Here it is folks – two week’s worth of free science fiction from around the web. I hope you’re hungry!
Over at FeedBooks, the Futurismic back-catalogue is nearly complete:
- David Reagan – “Only the Neck Down“, “Solitude Ripples From The Past“
- Ruth Nestvold – “Exit Without Saving“
- Will McIntosh – “Echoes in Evening Wear“
- David McGillveray – “Forgotten Dragons“
- Jason Stoddard – “Jack’s Gift“
- Chris Nakashima-Brown – “R.P.M.“
- Mark Ward – “A Life In Pictures“
- David Walton – “The Towers of St. Michael’s“
- Eliot Fintushel – “UXO, Bomb Dog“
- Leonard Richardson – “Mallory“
- Kristin Janz – “Veritas Nos Liberabit“
And a few old classics from elsewhere:
- Ernest M Kenyon – “Security“
- Edgar Pangborn – “The Good Neighbors“
- Frederic Brown – “Earthmen Bearing Gifts“
- Ambrose Bierce – “The Damned Thing“
- Jeffrey A Carver – Neptune Crossing, Strange Attractors, “Rocket Ride! A Short Day’s Journey Into Space“
- Benjamin Rosenbaum – The Ant King and Other Stories
- Kelly Link – Stranger Things Happen
- Charles V de Vet – “Monkey on his Back“
The last ever Oddlands Magazine:
- “My Country, ‘Tis of Thee” by Edward Morris
- “The World Above” by Adam Durrant
- “Yet Again at the Funeral of Robin Goodfellow” by Derek Goodman
- “Music Smooth as Fog” by Marge Simon
- “Sparrow” by Marge Simon
- “In the Eyes of the Pilot” by Bruce Boston
Subterranean Press has another installment of “Kilimanjaro” by Mike Resnick. And another little bonus at Subterranean – Scalzi fans who don’t read the Whatever (for, ahem, whatever reason) should schlepp on over and check out “Denise Jones, Super Booker“.
(Those who do read the Whatever doubtless knew that already… and knew that Scalzi sold it within thirteen (13!) minutes of finishing it.)
A Jay Lake story, originally published in Interzone – “The American Dead”
A select few of you know that I do write, despite my protestations that I am just an editor. And even fewer of you know that I sold a story to Diet Soap, the wonderfully eclectic magazine put out by Doug Lain.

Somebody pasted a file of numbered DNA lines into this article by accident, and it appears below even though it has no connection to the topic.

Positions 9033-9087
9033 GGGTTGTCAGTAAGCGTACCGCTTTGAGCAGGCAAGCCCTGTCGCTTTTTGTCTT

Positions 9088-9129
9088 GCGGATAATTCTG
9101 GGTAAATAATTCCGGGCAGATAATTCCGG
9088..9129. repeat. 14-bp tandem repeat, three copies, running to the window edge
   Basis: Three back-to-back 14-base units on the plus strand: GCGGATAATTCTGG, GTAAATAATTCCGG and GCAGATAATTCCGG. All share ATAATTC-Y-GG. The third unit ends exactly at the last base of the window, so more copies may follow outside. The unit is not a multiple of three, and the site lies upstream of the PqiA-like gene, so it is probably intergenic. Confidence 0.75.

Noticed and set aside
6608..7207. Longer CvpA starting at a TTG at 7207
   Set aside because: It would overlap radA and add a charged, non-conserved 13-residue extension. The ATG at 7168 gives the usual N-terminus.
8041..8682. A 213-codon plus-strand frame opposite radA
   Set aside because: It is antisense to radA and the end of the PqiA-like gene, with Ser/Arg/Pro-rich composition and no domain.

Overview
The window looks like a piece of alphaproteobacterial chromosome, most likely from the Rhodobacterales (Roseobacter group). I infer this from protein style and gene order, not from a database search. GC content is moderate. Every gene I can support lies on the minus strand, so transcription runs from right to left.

My story, which was initially submitted under a pseudonym, was accepted for the online edition of Diet Soap. Doug has created a new feature, “How to Write Stories About Writers” of which I am the first offering.
There are two parts:
I hope you enjoy them both.
I’ve just discovered that the online magazine Fanzine has published a short story by Scott Bradfield. I’ve been a big fan every since I read some of his early short stories in Interzone, back in the Paleolithic: smartly-written absurdist parables, goofy and sweet, but always with a sting in the tale. Kind of like the films of Preston Sturges.
Those nice people at Orbit Books have got another excerpt from their roster for you to read; this time it’s from Halting State, the latest sf novel from Charlie Stross.
For what it’s worth, I thoroughly enjoyed the book, and I reckon you’ll get a good sense of whether it’ll be your thing by checking out a sample of its idiosyncracies… put it this way, if you’re into RPGs, virtual worlds or old-school text-adventure dungeon games, I reckon you’ll love it.
Here are some free samples from John Joseph Adams‘ new zombie fiction anthology, The Living Dead (how does he manage such a prodigious output?):